The MOS VIC in the VIC-20 and the MOS VIC-II in the C64 were capable of outputting 16 colours drawn from a hard-coded palette.

It's clear that the palette size was fixed at 16 colours as a memory-saving measure. It's also clear that it is immensely helpful for there to be some default assignment of colours to this palette. But why was no provision made for changing this default assignment?

As I understand it, the VIC-II directly generates its video signal in terms of YIQ or YUV, with one luminance and two chrominance signals. Rather than hard-coding the three YIQ/YUV values for each of the 16 colours in the palette, would it not have been possible to allow the user to specify them via memory-mapped registers? I understand that YIQ/YUV values are real-valued, but surely these could be quantized into 256 values to fit into a byte, or into 16 values to fit into a nybble? In fact, it seems that this sort of quantization is exactly what MOS did for the Plus/4's TED, where the [0,1] luminance space is mapped to eight discrete values.

Would allowing a custom palette have been considered too expensive or complex to do back in 1981 when the VIC-II was designed? Or did the designers simply not anticipate that there would be any need for user-definable colours?

  • 1
    I think I've seen this question asked... FWIW the chip designer, Al Charpentier, is still alive, and he covered some VIC-II questions in a recent YouTube chat. For some of these questions, it's worth trying to ask the original source while you can! I'd suggest asking on retrocomputingforum.com instead.
    – Jason S
    Commented Jan 4, 2023 at 0:52
  • Related: retrocomputing.stackexchange.com/questions/5986/…
    – bjb
    Commented Jan 5, 2023 at 18:14

3 Answers 3


We can of course only guess why, but with a fixed palette, it only needs to implement the circuits you need to get the 16 predesigned colors based on the color index. Cheaper, faster, and they were already in a hurry.

The color index is just used to index a look-up tables what resistances to select in the signal path. There are separate lookup tables to select resistances for luma Y and both U and V components of chroma, which are basically used together to select hue and saturation.

Having a selectable palette would have needed to implement a user programmable CLUT registers instead of fixed CLUT for the 16 colors, and implement more resistors to be able to select a reasonable amount of Y, U and V signal levels from the CLUT.

Even with 8 levels or 3 bits per component, you have three components and 16 colors. So 144 bits of CLUT. Then each 3 bit value must select 8 different resistance values for the component. And they were already having problems with the tolerance of the luma resistances to get similar colors out. They decided to not include an adjustment pot for cost reasons as it was determined good enough already.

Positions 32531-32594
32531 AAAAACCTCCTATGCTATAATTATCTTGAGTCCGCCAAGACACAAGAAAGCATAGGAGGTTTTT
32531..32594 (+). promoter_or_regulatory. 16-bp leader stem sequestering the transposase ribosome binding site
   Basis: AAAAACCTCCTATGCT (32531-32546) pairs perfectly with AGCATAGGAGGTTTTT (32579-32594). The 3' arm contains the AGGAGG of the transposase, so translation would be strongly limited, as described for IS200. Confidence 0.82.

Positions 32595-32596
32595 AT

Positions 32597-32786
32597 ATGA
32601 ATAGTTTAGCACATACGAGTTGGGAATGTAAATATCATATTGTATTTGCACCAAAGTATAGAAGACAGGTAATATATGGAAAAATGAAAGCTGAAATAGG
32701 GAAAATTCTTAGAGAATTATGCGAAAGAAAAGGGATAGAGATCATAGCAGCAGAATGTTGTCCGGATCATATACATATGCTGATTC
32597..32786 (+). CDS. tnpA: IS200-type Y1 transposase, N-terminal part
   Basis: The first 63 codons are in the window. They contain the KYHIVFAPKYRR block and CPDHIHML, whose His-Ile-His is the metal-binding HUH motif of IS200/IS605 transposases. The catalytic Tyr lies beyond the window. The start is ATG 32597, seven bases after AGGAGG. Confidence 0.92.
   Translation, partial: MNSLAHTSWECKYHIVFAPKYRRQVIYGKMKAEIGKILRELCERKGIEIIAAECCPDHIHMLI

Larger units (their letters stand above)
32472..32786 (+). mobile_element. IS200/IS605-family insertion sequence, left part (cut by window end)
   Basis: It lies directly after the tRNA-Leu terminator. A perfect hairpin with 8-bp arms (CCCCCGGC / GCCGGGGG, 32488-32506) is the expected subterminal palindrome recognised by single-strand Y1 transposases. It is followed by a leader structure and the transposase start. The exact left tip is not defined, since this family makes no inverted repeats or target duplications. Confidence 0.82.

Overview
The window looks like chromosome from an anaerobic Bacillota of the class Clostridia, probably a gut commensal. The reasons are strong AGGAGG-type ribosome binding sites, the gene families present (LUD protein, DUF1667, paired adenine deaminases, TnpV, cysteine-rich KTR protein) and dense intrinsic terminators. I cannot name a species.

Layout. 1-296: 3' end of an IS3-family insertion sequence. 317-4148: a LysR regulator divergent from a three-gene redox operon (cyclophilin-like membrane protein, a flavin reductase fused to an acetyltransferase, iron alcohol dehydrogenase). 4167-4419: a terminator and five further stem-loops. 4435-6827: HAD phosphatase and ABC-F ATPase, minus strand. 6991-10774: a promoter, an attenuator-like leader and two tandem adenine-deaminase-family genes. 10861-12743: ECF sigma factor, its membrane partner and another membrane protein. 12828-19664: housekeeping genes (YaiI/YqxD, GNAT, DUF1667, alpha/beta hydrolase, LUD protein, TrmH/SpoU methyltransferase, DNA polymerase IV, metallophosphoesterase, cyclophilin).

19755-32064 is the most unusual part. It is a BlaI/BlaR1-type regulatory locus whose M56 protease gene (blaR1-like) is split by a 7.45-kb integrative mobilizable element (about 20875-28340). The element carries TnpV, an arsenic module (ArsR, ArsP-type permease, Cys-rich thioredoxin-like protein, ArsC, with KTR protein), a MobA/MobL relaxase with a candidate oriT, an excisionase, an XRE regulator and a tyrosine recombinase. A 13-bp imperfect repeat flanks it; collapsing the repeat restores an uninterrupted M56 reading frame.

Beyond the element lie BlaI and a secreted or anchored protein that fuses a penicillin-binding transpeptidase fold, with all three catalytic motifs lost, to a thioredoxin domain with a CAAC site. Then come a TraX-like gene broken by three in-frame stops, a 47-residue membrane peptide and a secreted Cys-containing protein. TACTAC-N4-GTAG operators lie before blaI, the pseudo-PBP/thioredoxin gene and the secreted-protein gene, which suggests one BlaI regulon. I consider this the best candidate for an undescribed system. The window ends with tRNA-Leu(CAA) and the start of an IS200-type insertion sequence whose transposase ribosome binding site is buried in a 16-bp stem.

• If one were willing to tolerate having a pixel use the color of the one to its left during any cycle where the CPU accessed any of the color registers, a 32x6 or 32x7 CLUT would probably have been more compact than the 15x4 dual-port RAM the part actually used.
    – supercat
    Commented Jan 4, 2023 at 18:36
  • @supercat What dual port RAM is used and where? In relation to VIC-II color that is.
    – Justme
    Commented Jan 4, 2023 at 19:00
  • 1
    On the die shots I've seen, the color register storage is a vertical block near the right edge of the chip, just above a horizontal block. Resolution was insufficient to see exactly what's going on, but the layout is a lot less dense than I've seen for RAM which doesn't need to allow a simultaneous read from one address and write to another. Such access would occur when the 6502 executes a store to a color register at a time when a different color is being displayed.
    – supercat
    Commented Jan 4, 2023 at 19:03
  • If one looks at mayhem64.co.uk/c64design2.jpg block "A" holds 480 bits, compared with 60 bits for block "K, but block A is nowhere near eight times as big. If software readback weren't required, Taking 40% of the width of A and half the height would yield an area about the size of K, which should be sized about right to hold 32x6 color registers.
    – supercat
    Commented Jan 5, 2023 at 23:35

While I would doubt that a 16x8 ROM would be cheaper than an 8-bit register or even four of them (which is probably why the Atari 2600 allows a wide range of colors, but leaves me puzzled at the SID chip's ADSR design), the VIC-II chip has fifteen color registers as well as--more importantly--an attachment for a 1Kx4 RAM chip to hold color selections. Even if the VIC-II internal color registers were all 8 bits, the chip would still need a means of mapping 4-bit color numbers stored in RAM to 8-bit values.

An important thing to recognize when looking back at the design of chips from that era is that it wasn't practical to experiment with different design aspects in the ways that can be easily done today, but was instead necessary to commit to various design aspects which might turn out to be sub-optimal before one could discover, while doing later parts of the design, how earlier parts could have been done better. The VIC-II's design was probably limited by some aspects of the VIC-20's design which, had they not been constraints, might have resulted in a very different chip.